The Malta Independent 24 October 2021, Sunday

European Commission pushes for full transparency for ISDS in current investment treaties

Thursday, 5 February 2015, 10:38 Last update: about 8 years ago

Since the adoption of its Communication Towards a comprehensive European international investment policy in 2010, the Commission has worked towards improving the Investor-to-State Dispute Settlement (ISDS) system, in particular the transparency of proceedings.

In 2013 rules on transparency in ISDS cases were adopted under the auspices of the United Nations Commission on International Trade Law (UNCITRAL transparency rules). These rules, which entered into force on 1 April 2014, provide for a maximum access of the public to documents and hearings, as well as allowing interested third parties to make submissions. The European Union has included these or equivalent wide-ranging rules in the finalized free trade agreements with Singapore and Canada. These rules will also be an integral part of any future negotiations on trade agreements that contain ISDS provisions.

The transparency rules however do not apply to disputes based on investment agreements concluded prior to 1 April 2014. The Commission has therefore pushed strongly for a multilateral Convention to allow these UN transparency rules to be extended to the 3,000 investment treaties in force worldwide. The proposals presented a week ago will make it possible for the EU and its member states to adhere to this Convention thus making possible the application of these transparency rules to the EU member states' existing 1,400 treaties and the Energy Charter Treaty.

The Convention makes it possible for both individual states and organisations like the EU to agree to apply the UNCITRAL Transparency Rules in investment treaties that are already in effect and to which they are parties. It would therefore permit the EU member states to apply the Transparency Rules to their 1,400 existing treaties concluded with third countries. In the case of the EU, this would mean that the Convention would apply to the Energy Charter Treaty to which the EU is a party since 1998.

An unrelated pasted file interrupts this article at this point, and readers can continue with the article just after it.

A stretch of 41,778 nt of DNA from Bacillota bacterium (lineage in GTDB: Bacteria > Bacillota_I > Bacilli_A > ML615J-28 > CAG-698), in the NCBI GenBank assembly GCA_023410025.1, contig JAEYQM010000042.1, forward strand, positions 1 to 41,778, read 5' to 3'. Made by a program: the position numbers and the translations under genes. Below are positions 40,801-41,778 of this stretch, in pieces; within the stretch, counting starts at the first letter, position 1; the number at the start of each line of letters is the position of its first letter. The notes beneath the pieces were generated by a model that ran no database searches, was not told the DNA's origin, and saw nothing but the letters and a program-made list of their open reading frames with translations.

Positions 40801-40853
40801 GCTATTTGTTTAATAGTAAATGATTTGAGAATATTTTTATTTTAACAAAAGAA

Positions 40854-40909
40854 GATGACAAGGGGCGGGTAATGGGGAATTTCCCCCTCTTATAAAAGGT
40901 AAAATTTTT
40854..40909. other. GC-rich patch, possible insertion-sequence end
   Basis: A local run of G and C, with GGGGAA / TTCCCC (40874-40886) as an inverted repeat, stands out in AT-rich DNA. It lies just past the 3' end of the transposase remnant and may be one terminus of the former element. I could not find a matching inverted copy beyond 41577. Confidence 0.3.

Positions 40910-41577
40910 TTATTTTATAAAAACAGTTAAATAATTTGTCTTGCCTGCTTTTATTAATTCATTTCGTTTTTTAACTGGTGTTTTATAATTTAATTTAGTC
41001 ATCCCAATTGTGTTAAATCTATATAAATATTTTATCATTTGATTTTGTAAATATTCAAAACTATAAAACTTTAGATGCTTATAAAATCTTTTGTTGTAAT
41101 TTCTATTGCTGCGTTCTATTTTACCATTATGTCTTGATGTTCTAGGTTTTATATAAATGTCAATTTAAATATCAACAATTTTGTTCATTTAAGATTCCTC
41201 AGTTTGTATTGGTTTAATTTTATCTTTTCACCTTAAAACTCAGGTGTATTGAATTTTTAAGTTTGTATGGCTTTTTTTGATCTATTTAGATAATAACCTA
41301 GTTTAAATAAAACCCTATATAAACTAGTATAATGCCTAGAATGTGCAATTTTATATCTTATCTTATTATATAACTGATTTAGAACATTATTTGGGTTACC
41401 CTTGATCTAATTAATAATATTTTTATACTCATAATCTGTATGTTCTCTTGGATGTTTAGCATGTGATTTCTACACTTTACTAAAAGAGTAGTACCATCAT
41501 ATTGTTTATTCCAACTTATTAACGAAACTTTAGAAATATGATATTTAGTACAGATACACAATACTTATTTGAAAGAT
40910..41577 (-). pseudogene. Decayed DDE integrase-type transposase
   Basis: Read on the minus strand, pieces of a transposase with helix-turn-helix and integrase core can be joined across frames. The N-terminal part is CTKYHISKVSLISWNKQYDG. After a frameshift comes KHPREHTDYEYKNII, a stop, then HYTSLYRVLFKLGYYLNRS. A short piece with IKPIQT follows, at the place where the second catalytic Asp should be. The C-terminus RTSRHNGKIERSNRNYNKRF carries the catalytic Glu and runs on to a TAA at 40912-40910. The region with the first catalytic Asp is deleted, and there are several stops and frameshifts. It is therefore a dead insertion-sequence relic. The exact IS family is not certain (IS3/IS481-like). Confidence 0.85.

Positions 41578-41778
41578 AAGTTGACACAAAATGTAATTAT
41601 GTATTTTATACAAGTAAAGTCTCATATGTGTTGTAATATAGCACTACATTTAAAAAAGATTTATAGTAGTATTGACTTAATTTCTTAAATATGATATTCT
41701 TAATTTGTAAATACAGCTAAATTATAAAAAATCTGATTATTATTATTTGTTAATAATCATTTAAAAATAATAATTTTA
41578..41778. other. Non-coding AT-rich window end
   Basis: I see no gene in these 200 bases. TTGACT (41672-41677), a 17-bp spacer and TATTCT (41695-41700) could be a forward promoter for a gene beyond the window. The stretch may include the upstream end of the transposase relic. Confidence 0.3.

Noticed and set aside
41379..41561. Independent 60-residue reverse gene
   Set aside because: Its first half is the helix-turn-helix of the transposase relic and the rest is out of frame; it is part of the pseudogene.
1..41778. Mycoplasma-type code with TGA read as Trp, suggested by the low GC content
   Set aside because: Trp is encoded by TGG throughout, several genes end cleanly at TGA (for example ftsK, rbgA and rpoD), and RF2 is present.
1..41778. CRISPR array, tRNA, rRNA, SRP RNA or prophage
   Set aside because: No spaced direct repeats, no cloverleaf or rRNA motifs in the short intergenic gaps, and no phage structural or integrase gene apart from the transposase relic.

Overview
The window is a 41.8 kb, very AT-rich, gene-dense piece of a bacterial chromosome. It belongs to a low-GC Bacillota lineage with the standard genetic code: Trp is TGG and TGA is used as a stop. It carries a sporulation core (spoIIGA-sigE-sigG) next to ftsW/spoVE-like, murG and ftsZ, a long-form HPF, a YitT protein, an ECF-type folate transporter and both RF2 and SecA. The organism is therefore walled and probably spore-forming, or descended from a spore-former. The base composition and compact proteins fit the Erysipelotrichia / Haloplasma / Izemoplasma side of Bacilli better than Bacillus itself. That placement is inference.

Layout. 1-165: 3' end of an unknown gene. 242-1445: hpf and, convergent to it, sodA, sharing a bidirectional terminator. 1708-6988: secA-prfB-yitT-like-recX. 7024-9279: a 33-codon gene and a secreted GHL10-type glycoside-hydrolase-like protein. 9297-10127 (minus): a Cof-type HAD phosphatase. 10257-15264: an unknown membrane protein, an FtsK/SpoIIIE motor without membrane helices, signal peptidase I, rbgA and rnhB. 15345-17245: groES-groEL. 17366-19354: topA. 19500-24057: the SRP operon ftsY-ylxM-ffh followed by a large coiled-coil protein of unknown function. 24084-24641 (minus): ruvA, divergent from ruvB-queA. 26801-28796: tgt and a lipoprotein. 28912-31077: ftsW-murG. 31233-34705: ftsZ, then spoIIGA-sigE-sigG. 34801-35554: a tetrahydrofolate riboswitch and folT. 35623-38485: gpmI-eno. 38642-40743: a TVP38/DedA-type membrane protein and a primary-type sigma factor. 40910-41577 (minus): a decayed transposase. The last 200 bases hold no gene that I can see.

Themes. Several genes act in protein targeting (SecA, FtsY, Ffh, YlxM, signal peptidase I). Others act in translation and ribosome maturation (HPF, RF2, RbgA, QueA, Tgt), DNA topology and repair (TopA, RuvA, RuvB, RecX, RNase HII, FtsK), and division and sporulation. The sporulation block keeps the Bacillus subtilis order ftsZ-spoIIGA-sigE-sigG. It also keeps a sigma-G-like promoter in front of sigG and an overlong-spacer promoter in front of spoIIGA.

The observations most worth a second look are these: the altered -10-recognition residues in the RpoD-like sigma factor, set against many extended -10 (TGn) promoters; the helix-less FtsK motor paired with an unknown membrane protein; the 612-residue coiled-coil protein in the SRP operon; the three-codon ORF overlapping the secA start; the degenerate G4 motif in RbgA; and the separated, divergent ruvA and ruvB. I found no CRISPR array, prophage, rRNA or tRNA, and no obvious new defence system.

If adhered to, the Convention would apply automatically to all treaties that a country has signed, unless the country specifically lists investment agreements where it does not want the Transparency Rules to apply (a so-called negative list).

Under the Lisbon Treaty, foreign direct investment has become a part of the Union's exclusive competence. Practically, it means that only the Union can adopt legally binding acts in this area and that member states may no longer do so without being empowered by the European Union.

Therefore, when adopted, the Commission's proposals would have two effects. First, the EU as a legal entity would be able to accede to the UN Convention. Second, member states will be empowered also to accede to the UN Convention so that they could apply the Transparency Rules to their existing bilateral investment agreements with third countries (that is, those concluded before 1 April 2014).

In light of the above the European Commission has therefore recently proposed to allow UN rules on transparency for Investor-to-State Dispute Settlement (ISDS) to apply also to existing investment treaties that the EU and member states have in place. These rules represent an important change in giving the public access to documents submitted in ISDS cases, making hearings open to the public and allowing interested parties to make submissions to the proceedings. So far, these UN rules on transparency are only used in new investment treaties. The European Commission has integrated them in all of the EU's completed and ongoing ISDS negotiations.

These fresh proposals, when adopted by the Council, will enable the EU and its member states to adhere to the new UN Convention on Transparency. This will make it legally and technically possible to extend these transparency rules to existing treaties. There are 3,000 such treaties in force worldwide and EU member states account for around half of these.  

The UN's Convention allows countries and regional economic integration organisations like the EU, to declare their willingness to apply the UN transparency rules to cases brought under their existing investment treaties. The more countries and organisations adhere to the UN Convention, the more the rules will apply to the 3000+ investment agreements currently in force worldwide. It is now up to the Council to approve the Commission's proposals. The UN Convention will be open for signature as of 17 March in Port Louis, Mauritius and then with the United Nations in New York.

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